For About and By Caregivers
Spinal Cord Injury


By Marian M. Inguanzo, MSW, ACSW and
Mitchell A. Kaplan PhD, CPSP

As the Baby Boomer generation continues to age, many are learning that the simple everyday activities they once took for granted, such as getting into their own bathrooms, have become more challenging now that they have a mobility impairment that limits their ability to move about their home without assistance. According to national statistics from federally funded studies, there are an estimated 54 million Americans living with physical and mental disabilities in the United States today. This number is expected to increase to 70 million by the year 2030 as aging Baby Boomers enter their senior years and begin to experience increasing disabilities that may require them to leave their homes and seek alternative living arrangements, such as a retirement community, assisted living facility or a nursing home. In a public statement last summer, James E. Williams Jr., president and chief executive officer of the Easter Seals Society, called for action to create more accessible public living facilities for older individuals with disabilities.

 As increasing numbers of American adults age, more and more of them want to remain independent at home for as long as possible rather than be forced into a nursing home due to the acquisition of a physical impairment. Data from a recent AARP survey found that 84 percent of the organizationís membership reported that they wished to remain in their current residence for as long as they could despite the fact that in 87 percent of the cases their current homes could no longer support their changing accessibility needs.This year marks the 15th anniversary of the Americans with Disabilities Act, a major piece of civil rights legislation that provides for greater social and economic participation of individuals with disabilities in every facet of American life through the implementation of improved public accessibility rights to employment, housing, public facilities and education. The act acknowledges the basic right of all disabled individuals, no matter what their age or impairment, to become fully participating members of our society through reasonable accommodation that limits or removes physical, social, and economic barriers that impede this participation in the institutions and activities of daily life that other Americans without disabilities take part in so freely. Since many American construction companies remain resistive to building new housing facilities that are completely disability friendly in terms of their accessibility, it is up to us as aging individuals with disabilities to band together to encourage builders to create more accessible housing for those of us who need it so that we can remain independent as we age in place.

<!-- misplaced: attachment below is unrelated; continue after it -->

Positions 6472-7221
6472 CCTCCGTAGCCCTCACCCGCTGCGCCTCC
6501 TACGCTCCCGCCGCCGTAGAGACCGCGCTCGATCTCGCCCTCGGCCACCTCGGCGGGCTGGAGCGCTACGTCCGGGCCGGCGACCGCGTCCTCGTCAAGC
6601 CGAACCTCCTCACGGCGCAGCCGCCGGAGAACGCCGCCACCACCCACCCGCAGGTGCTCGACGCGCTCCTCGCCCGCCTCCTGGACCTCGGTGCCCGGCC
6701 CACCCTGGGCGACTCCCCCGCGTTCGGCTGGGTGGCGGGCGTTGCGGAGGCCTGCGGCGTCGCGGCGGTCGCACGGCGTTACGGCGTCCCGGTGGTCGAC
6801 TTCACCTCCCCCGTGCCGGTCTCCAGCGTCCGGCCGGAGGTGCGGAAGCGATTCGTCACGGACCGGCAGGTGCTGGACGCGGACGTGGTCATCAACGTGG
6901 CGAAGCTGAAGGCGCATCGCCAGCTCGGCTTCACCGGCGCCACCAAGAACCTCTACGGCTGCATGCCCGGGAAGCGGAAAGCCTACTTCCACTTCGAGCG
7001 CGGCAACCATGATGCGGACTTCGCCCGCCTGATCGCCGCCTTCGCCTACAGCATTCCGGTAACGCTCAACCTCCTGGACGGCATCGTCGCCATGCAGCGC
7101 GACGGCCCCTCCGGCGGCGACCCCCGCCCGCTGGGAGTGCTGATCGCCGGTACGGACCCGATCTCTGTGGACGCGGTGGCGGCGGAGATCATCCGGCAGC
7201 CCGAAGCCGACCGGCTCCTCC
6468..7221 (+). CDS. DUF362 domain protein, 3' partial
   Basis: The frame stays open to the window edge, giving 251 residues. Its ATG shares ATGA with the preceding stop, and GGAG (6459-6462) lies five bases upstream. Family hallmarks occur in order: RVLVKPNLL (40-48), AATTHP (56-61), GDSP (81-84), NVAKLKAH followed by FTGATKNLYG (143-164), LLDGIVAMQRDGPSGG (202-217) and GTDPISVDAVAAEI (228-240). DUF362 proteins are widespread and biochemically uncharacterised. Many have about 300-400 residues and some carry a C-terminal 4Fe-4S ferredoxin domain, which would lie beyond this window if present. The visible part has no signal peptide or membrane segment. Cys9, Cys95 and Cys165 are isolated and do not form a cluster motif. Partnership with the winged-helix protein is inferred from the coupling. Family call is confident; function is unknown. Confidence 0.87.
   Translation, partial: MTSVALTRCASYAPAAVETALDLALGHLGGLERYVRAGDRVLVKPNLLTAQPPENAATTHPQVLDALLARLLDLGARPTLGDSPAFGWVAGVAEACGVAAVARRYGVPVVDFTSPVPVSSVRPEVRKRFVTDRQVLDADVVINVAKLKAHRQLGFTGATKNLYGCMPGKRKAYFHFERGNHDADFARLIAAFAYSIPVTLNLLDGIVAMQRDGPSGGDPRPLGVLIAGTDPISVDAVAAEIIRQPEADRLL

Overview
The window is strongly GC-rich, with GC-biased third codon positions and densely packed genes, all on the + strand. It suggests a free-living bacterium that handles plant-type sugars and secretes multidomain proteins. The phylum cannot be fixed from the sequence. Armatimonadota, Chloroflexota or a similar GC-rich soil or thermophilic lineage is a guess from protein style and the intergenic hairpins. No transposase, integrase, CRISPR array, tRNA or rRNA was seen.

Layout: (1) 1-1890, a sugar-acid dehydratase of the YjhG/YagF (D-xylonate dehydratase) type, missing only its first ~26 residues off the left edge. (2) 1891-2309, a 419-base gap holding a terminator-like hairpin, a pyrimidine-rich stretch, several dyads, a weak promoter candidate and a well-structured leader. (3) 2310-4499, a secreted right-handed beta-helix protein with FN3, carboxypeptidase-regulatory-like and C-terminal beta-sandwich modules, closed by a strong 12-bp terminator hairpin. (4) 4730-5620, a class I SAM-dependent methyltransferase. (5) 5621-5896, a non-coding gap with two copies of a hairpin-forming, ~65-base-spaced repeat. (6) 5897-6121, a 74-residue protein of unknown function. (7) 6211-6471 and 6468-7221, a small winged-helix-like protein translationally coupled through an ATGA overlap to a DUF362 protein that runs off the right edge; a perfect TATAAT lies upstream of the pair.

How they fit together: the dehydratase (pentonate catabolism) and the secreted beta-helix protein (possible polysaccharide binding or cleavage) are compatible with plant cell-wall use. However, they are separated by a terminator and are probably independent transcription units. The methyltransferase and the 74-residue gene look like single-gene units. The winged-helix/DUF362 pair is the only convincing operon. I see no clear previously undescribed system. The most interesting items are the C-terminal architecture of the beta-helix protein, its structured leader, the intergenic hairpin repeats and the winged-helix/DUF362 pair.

Each year as many as 10 to 12 thousand Americans are involved in motor vehicle accidents, slip and fall traumas or violent criminal acts such as a shooting incident that can potentially result in severe life changing physical injuries to the spinal cord. The American Spinal Cord Injury Association defines spinal cord injury as any traumatic damage to the spine that results in loss of sensory or motor function in the upper or lower extremities of the human body. Depending upon the site and severity of the damage, a traumatic injury to the spinal cord can leave an individual with varying degrees of physical disability that can have a profound impact on an individualís overall quality of life and sense of well-being.  Findings from a number of federally funded epidemiological studies indicate that spinal cord injury is one of the most prevalent neurological disabilities in the nation. According to scientific data from the National Spinal Cord Injury Statistical Center and the United States Centers for Disease Control and Prevention (CDC), there are between 200 and 250 thousand Americans of all ages living with a mobility impairment resulting from a spinal cord injury in the United States today.